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article imageOp-Ed: Make it a ‘Double’ on home video

By Sarah Gopaul     Feb 1, 2012 in Entertainment
‘The Double’ is a spy thriller with a few cards up its sleeves, starring Richard Gere and Topher Grace. Available on DVD and Blu-ray January 31, 2012.
At first watch, it looks like the film's trailer reveals an essential plot twist – but if filmmakers were willing to give that away, what other juicy plot point could the narrative contain? It turns out the creators of the trailer for The Double are not as unintelligent as they appear.
A senator under surveillance is brutally murdered and the killer is gone before anyone even gets a glimpse of him. The evidence points to the return of Cassius, a Russian assassin presumed dead years ago. To deal with the problem, the CIA brings special operative Paul Shepherdson (Richard Gere) out of retirement and asks him to team with FBI analyst Ben Geary (Topher Grace), who has dedicated his career to studying Cassius. Together, they're supposed to track his whereabouts, uncover the assassin's identity and make him disappear permanently.
While the spoiler in the trailer seems considerable, this integral plot point is unveiled within the first 30 minutes of the movie. The remainder of the film is a staged cat and mouse chase that indicates not all the narrative's cards have been shown. There are many more secrets with which to contend and the biggest is saved for the concluding climax. At this point, the spy thriller aficionado may figure out the last piece of the puzzle, but the average viewer may still be taken aback.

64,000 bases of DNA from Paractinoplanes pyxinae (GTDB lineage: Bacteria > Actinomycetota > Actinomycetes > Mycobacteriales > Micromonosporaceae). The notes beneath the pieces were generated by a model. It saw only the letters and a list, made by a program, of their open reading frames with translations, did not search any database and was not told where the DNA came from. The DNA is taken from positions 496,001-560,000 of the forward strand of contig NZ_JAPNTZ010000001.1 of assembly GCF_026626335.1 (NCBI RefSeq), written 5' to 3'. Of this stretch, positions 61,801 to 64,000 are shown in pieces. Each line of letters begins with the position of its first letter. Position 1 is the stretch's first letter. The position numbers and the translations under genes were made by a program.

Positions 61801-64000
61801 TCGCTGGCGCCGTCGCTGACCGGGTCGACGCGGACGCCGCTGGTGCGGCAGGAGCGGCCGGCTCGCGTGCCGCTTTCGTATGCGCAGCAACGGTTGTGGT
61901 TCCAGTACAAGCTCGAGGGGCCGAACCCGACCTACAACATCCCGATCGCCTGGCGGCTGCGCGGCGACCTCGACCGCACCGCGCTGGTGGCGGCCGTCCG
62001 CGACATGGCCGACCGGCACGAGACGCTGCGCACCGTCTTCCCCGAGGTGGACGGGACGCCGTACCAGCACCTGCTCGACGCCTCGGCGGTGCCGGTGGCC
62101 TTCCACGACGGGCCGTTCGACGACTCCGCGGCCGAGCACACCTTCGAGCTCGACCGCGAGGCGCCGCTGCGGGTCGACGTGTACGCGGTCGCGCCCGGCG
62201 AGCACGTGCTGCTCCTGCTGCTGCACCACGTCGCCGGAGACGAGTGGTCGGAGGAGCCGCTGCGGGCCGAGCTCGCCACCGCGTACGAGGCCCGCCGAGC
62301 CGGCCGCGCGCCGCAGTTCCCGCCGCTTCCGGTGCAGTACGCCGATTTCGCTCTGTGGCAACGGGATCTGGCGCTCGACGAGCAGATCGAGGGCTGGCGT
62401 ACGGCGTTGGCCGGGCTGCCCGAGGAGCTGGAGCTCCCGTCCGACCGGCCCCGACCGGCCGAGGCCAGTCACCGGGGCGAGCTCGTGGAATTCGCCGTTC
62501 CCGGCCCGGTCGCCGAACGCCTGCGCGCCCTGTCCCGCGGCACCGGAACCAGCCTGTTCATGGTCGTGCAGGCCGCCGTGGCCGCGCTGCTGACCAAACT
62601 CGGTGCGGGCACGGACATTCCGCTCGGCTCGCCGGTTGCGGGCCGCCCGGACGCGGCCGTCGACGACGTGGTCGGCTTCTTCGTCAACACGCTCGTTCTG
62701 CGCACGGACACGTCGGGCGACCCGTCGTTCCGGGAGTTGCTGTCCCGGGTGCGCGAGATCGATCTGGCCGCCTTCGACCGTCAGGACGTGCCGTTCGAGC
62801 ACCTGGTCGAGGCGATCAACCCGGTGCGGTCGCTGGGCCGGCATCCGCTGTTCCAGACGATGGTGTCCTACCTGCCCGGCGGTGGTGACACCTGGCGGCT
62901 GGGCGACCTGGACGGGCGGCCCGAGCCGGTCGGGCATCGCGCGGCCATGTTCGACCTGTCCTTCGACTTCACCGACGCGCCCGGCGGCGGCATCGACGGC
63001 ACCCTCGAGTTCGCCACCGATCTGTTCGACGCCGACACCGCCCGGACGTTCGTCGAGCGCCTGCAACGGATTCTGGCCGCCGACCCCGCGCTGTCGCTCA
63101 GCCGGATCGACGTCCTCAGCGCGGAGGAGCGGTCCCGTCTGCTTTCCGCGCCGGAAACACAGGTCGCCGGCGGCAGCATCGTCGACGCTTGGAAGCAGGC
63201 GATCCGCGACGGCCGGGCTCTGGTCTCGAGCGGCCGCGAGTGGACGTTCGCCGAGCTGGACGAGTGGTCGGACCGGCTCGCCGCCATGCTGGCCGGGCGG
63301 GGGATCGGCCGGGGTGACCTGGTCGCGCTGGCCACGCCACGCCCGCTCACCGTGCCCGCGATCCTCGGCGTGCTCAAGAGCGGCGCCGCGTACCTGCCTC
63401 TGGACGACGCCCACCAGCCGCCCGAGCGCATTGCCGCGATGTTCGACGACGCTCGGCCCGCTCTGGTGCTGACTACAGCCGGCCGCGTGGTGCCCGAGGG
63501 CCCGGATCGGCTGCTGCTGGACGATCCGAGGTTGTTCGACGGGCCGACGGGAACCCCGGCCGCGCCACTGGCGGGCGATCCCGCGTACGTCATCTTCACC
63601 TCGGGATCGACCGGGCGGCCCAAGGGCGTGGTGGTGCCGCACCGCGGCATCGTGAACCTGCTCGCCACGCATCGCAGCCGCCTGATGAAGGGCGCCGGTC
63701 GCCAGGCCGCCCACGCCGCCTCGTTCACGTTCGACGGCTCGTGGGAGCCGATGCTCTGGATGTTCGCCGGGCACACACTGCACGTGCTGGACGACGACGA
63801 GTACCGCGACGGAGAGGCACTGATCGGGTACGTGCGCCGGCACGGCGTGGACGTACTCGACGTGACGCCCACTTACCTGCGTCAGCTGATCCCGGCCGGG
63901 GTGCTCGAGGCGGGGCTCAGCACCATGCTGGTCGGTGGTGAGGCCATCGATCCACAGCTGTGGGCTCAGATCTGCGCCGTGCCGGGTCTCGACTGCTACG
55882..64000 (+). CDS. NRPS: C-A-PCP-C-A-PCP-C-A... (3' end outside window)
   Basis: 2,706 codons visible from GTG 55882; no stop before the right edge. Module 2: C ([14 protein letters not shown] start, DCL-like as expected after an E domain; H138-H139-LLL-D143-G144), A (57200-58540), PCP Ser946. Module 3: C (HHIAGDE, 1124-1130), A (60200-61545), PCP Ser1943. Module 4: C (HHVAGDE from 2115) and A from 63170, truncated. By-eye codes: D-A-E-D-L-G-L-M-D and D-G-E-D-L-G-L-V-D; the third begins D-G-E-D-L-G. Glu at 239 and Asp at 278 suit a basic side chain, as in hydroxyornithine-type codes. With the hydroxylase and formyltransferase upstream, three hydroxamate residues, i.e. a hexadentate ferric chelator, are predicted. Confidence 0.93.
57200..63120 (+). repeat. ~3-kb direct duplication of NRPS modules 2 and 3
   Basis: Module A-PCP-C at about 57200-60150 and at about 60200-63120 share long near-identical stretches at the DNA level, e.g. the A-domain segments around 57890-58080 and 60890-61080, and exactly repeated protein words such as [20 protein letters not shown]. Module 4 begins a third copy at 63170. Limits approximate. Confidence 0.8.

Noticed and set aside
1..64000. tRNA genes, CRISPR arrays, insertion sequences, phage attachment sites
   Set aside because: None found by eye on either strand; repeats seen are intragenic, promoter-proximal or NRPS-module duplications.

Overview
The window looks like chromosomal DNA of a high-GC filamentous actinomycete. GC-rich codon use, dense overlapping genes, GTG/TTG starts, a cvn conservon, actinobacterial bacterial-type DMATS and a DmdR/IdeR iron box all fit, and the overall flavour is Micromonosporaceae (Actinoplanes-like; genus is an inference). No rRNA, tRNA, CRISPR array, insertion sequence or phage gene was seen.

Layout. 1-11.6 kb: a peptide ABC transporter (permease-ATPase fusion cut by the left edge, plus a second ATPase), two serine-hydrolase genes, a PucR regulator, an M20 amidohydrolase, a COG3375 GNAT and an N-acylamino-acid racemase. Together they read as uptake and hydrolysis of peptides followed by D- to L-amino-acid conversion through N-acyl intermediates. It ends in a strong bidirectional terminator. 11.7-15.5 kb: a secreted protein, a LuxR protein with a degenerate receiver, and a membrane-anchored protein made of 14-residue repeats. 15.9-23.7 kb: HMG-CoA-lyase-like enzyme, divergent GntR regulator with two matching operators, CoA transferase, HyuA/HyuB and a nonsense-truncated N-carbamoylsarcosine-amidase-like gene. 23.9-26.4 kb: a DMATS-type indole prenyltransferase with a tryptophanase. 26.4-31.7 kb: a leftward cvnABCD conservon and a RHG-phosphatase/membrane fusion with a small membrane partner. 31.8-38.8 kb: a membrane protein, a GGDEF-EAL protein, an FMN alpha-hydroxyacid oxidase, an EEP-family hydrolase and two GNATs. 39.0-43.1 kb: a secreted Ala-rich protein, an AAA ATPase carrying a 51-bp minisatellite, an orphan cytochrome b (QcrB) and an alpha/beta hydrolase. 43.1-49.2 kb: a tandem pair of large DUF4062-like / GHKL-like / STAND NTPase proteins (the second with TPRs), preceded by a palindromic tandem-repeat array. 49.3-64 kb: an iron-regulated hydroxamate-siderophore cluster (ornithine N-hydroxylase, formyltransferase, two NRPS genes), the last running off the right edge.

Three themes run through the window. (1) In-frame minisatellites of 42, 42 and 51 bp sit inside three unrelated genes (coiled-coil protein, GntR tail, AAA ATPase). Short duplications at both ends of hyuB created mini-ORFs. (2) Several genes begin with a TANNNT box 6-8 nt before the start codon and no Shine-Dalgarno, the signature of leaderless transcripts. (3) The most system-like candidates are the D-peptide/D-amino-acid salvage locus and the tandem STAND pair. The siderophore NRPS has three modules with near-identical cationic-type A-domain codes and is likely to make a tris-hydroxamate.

The performances are adequate though a little dry. Gere shows little emotion, even when it's called for, possibly taking the emotionless agent stereotype too far. His role as an always prepared special agent is also difficult to believe since it just doesn't seem compatible with his current demeanour. Grace provides a little humour to the story, which he is able to balance with a stalwart determination to find the truth. The appearance of Stephen Moyer as a Russian prisoner is poorly casted; his accent is weak and his recognizability (even with the scars) detracts from the character.
As far as spy thrillers go, this isn't one of the most exciting contributions to the genre. The time spent combing over files or talking about how dangerous Cassius is slows the pace significantly. Moreover, even though the audience watches as Cassius stealthily murders several people, his threats always feel empty. The other criminals are not much more competent in the intimidation department, but their roles are limited leaving the main action to the newly teamed agents.
Director: Michael Brandt
Starring: Richard Gere, Topher Grace and Martin Sheen
Special features include: commentary by writer/director Michael Brandt and writer/producer Derek Haas; a behind-the-scenes featurette; and trailers. (VVS Films)
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This opinion article was written by an independent writer. The opinions and views expressed herein are those of the author and are not necessarily intended to reflect those of
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